The task force also promotes new industrial partnerships through matchmaking events, bringing together actors all across the vaccine production supply chain.
The first EU matchmaking event was organised on 29 and 31 March and focused on expanding vaccine production capacity and tackling supply chain bottlenecks. The event gathered around 300 companies from 25 EU countries. The first day centred on matchmaking among manufacturing companies dealing with raw materials, manufacturing, coupling and formulation, and vaccine fill and finish. The second day focused on connections with suppliers across the vaccine production value chain.
A second matchmaking event, organised on 12 and 13 July, centred on the development and production of COVID-19 therapeutics. It welcomed close to 260 participants representing therapeutics developers, clinical research organisations, investors, manufacturers, suppliers, procurers from across the EU. The event also aimed at enhancing the participation of EU companies in the therapeutics value chains, speed up connections between organisations and help in retro-planning strategy for production.
Another matchmaking event held on 29 and 30 November broadened the focus to include treatment of COVID-19 symptoms, disposable material production, such as syringes, and required ingredients for medicines.
Building Europe’s future vaccine production capacities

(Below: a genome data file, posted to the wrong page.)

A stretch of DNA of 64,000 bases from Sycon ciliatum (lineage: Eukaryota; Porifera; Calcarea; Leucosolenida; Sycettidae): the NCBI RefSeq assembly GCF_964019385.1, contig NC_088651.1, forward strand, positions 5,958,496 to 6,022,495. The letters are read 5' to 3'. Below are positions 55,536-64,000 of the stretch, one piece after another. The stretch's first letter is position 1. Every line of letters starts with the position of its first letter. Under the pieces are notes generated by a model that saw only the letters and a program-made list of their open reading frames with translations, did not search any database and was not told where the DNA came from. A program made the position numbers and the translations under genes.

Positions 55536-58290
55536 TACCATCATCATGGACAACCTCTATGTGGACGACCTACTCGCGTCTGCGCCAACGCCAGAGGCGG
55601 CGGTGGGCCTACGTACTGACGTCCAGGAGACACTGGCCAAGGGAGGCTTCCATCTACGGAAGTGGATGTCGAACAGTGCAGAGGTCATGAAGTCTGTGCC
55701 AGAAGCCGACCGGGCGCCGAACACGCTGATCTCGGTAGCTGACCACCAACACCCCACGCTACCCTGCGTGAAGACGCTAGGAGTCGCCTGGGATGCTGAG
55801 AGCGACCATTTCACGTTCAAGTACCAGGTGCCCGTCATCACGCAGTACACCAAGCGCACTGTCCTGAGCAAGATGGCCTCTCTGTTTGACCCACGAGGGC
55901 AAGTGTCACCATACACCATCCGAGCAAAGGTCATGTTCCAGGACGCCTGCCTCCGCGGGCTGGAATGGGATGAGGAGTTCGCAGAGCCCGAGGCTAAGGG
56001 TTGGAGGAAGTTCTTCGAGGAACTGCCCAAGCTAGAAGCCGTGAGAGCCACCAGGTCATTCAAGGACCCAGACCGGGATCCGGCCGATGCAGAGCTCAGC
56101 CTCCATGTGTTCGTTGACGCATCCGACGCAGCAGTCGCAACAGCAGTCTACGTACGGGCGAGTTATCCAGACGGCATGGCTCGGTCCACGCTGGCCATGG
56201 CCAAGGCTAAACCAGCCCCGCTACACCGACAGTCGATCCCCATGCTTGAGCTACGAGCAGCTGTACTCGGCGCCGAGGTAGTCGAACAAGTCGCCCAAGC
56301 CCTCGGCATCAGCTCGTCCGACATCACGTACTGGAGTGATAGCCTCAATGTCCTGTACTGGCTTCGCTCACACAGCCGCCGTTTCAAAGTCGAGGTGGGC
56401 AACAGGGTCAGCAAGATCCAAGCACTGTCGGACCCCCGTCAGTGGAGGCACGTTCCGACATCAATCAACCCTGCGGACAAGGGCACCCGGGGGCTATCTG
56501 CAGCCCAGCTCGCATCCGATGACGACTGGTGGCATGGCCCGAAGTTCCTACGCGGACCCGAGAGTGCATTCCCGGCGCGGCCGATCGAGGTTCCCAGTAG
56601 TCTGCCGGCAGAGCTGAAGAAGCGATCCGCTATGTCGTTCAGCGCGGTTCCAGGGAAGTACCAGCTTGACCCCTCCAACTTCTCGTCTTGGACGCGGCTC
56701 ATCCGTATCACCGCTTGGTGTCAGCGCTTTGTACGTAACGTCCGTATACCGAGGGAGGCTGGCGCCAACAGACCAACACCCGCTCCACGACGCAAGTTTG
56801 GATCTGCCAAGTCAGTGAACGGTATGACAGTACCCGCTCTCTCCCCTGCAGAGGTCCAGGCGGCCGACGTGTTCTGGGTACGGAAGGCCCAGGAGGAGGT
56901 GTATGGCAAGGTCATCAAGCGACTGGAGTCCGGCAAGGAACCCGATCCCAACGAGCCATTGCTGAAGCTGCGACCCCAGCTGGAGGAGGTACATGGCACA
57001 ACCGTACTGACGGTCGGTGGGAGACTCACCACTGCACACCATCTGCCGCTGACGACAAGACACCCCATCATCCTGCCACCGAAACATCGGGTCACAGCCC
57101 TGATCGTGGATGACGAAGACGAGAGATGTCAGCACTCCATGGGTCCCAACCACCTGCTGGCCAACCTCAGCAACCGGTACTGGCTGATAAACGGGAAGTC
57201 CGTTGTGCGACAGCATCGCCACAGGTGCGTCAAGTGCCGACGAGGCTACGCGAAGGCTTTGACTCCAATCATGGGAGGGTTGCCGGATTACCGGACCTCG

The task force also contributes to broader efforts to ensure the EU’s preparedness for the possible emergence of new variants or other health-related emergencies in the future.
By preparing the ‘EU-FAB’ project, the task force is working to ensure sufficient EU manufacturing capacity for vaccines and therapeutics in the future. EU-FAB will consist of a network for multi-user, multi-technology ‘ever-ready’ production capacities. Capacity across the network will be reserved for mobilisation in case of an EU health emergency.
In the long run, EU-FAB will become an asset of the European Union’s Health Emergency Response Agency (HERA).
Increasing global production capacity for vaccines
Contributing to global access to COVID-19 vaccines by increasing production in Europe and the rest of the world is one of the EU's top priorities. For this purpose, we maintain direct contact with the COVAX Manufacturing Task Force and similar entities globally.
The task force works with other Commission services, including the Directorate-General for International Partnerships (INTPA), the Directorate-General for Neighbourhood and Enlargement Negotiations (DG NEAR), and the European External Action Service (EEAS). With a Team Europe approach, in partnership with EU countries and relevant stakeholders, we are actively engaged in developing vaccine production capacities around the world. In July, the Commission contributed to constructing a regional hub for manufacturing COVID-19 and other endemic disease vaccines in Senegal. The Institut Pasteur de Dakar will host this project. The hub will significantly increase Africa's medical and vaccine production capacity, reducing its dependence on imports, currently accounting for 99 % of its vaccine needs.
In June, following the EU – US Summit, we established an EU-US Vaccines Task Force to jointly work on the bottlenecks in the supply chains and other issues. This Taskforce will help to identify and solve problems related to the production of vaccines or therapeutics.